Contact: Facebook | WizeMenRadio
MIXTAPES WITH MC AND MAC
10AM-11AM, rock/pop/indie
Whether in tape, cd, or playlist
form, we all love a good
collection of songs. Join us
every Friday morning at 10
for a live mixtape with musical
commentary. Who knows
what musical curiosities you
will hear from MattMcArthur
and Drew MacDonald!
Contact: programming@citr.ca
THE REEL WHIRLED
11AM-12PM, TALK/ FILM
The Reel Whirled is an
adventure through the world of
film. Whether it's contemporary:
classic, local, or global, we
talk about film with passion:
mastery, and a lil dash of
silly. Featuring music from
our cinematic themes, Dora
and Dama will bring your
Friday mornings into focus.
Contact: programming@citr.ca
DAVE RADIO WITH RADIO DAVE
12PM-1PM, TALK/THEATRE
Your noon-hour guide to
what's happening in Music
and Theatre in Vancouver.
Lots of tunes and talk.
Contact:
daveradiopodcast@gmail.com
FRESH SLICE
1PM-2PM,  ROCK/POP/lNDIE
Tunes are hot and fresh.
Talk is cheesey. Pop:
rock, DIY, pop-punk.
Contact: programming@citr.ca
RADIO ZERO
2pm-3:30pm
An international mix of super-
fresh weekend party jams
from New Wave to foreign
electro, baile, Bollywood:
and whatever else.
Contact: programming@citr.ca:
www.radiozero.com
NARDWUAR PRESENTS
3:30PM-5PM, MUSIC/INTERVIEWS
Join Nardwuar, the Human
Serviette for an hour and a half
of Manhattan Clam Chowder
flavoured entertainment. Doot
doola doot doo... doot doo!
Contact:
http://nardwuar.com/rad/contact/
CITR DOCS SEASON 2
5PM-6PM, talk/documentary
Tune in for insightful work
on niche topics. We cover
everything from queer
history to environmentalism:
accesibility, the Grunge
scene of the early '90s, and
gentrification in Vancouver.
Contact: Twitter | @CiTRradio
RADIO PIZZA PARTY
6pm - 7PM, talk/comedy
6pm-7pm,  Every week Jack
Tristan and a special guest
randomly select a conversation
topic for the entire show;
ranging from God to unfortunate
roommates. Woven throughout
the conversation is a cacophony
of segments and games for
your listening pleasure.Also
theSre is no pizza. Sorry.
Contact: programming@citr.ca
AFRICAN RHYTHMS
7:30pm-9pm, r&b/soul/inter-
imational
African Rhythms has been on
the air for over twenty three
years. Your Host, David Love
Jones, plays a heavyweight
selection of classics from the
past, present, and future. This
includes jazz, soul, hip-hop:
Afro-Latin, funk, and eclectic
Brazilian rhythms. There are
also interviews with local and
international artists. Truly, a
radio show with international
flavor.Genre: Dance
Contact: programming@citr.ca
SKALD'S HALL
9PM-10PM, talk/radio drama
Skalds Hall focuses on
entertainment through the art of
Radio Drama. Story readings:
poetry recitals, drama scenes:
storytellers, join host Brian
MacDonald. Have an interest in
performing? Guest artists are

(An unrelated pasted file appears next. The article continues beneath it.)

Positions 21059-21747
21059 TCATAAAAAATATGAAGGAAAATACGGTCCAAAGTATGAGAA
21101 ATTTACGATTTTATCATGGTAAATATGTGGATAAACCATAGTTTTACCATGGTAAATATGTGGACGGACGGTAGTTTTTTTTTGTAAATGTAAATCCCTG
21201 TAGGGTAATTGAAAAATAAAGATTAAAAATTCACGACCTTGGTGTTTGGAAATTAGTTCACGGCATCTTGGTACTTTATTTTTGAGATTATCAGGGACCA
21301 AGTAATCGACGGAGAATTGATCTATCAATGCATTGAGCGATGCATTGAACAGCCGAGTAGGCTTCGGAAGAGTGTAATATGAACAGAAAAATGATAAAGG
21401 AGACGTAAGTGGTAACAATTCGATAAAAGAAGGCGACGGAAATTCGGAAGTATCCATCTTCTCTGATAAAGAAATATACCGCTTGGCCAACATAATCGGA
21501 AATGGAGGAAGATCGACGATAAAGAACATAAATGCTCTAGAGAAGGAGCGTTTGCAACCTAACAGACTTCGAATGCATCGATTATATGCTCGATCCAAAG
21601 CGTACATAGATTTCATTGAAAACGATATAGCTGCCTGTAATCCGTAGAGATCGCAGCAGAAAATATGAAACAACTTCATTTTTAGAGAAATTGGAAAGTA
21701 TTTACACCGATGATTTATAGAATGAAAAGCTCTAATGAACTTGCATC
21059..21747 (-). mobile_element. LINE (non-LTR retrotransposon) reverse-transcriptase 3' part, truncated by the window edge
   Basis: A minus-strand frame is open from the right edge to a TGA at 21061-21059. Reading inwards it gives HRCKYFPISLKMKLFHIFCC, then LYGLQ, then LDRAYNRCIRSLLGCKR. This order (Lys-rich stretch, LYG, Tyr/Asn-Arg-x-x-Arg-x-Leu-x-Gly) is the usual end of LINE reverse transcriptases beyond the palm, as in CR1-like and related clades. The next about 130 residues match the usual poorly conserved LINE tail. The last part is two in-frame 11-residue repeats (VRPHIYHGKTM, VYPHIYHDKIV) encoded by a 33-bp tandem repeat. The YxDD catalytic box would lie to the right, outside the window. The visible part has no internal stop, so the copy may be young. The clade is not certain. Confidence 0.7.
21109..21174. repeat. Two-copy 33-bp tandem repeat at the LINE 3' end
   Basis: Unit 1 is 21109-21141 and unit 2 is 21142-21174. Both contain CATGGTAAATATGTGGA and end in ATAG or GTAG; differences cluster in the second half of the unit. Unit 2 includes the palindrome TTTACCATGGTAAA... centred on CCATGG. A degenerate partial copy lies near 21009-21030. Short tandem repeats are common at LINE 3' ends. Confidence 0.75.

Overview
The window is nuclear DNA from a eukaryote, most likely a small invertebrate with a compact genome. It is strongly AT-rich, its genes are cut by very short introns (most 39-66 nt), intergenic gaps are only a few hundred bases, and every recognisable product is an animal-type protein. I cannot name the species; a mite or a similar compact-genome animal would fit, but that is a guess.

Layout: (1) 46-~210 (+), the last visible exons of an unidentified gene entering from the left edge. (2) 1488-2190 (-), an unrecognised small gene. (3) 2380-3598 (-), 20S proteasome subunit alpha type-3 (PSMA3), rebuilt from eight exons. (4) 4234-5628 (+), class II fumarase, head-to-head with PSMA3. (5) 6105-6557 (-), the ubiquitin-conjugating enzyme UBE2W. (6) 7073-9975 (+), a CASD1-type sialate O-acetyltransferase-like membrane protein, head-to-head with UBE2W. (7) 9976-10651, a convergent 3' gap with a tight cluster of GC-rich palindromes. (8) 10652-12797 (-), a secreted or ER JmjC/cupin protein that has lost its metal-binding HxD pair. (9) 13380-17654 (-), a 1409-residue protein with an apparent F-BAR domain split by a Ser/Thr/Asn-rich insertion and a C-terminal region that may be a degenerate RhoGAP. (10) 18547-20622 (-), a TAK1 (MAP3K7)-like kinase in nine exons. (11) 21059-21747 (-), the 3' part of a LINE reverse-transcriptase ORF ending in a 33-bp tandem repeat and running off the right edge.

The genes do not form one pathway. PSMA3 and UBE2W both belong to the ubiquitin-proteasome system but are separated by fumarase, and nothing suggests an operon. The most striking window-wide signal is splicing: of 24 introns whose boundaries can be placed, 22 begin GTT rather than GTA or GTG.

always welcome, contact us!
Contact: Twitter | @Skalds_Hall
CANADA POST ROCK
10PM-11PM, rock/pop/indie
Formerly on CKXU, Canada
Post-Rock remains committed
to the best in post-rock
drone, ambient, experimental:
noise and basically anything
your host Pbone can put
the word "post" in front of.
Stay up, tune in, zone out.
Contact: programming@citr.ca:
Twitter | @pbone
THE MEDICINE SHOW
11PM-12:30AM, eclectic/live
INTERVIEWS
Broadcasting Healing Energy
with LIVE Music and laughter!
A variety show, featuring
LIVE music, industry guests
and insight. The material
presented is therapeutic
relief from our difficult world.
We encourage and promote
independent original, local
live music, art, compassion
and community building.
Contact:
vancouvermedicineshow@gmail.com
■ SATURDAY
THE LATE NIGHT SHOW
12:30am-6am, electronic/ambient
The Late Night Show features
music from the underground
Jungle and Drum and Bass
scene, Industrial, Noise:
Alternative No Beat takes
you into the early morning.
Contact: citrlatenightshow@gmail.com
THE SATURDAY EDGE
3AM-12PM,  ROOTS/BLUES/FOLK
Now in its 31 st year on CiTR, The
Saturday Edge is my personal
guide to world & roots music:
with African, Latin and European
music in the first half, followed
by Celtic, Blues, Songwriters:
Cajun and whatever else fits!
Contact: steveedge3@mac.com
GENERATION ANNIHILATION
12PM-1PM,  PUNK/HARDCORE/METAL
On the air since 2002,
playing old and new punk
on the non commercial
side of the spectrum.
Contact:
crashnburnradio@yahoo.ca
POWER CHORD
1PM-3PM, loud/metal
Vancouver's longest running
metal show. If you're into music
thaf s on the heavier/darker
side of the spectrum, then you'll
like it. Sonic assault provided
by Geoff, Marcia, and Andy.
Contact: programming@citr.ca
CODE BLUE
3PM-5PM, roots/folk/blues
From backwoods delta low-
down slide to urban harp honks:
blues, and blues roots with your
hosts Jim, Andy, and Paul.
Contact: codeblue@paulnorton.ca
MANTRA RADIO
5pm-6pm, electronic/mantra/
IMU-GAIA
Mantra showcases the many
faces of sacred sound -
traditional, contemporary:
and futuristic. The show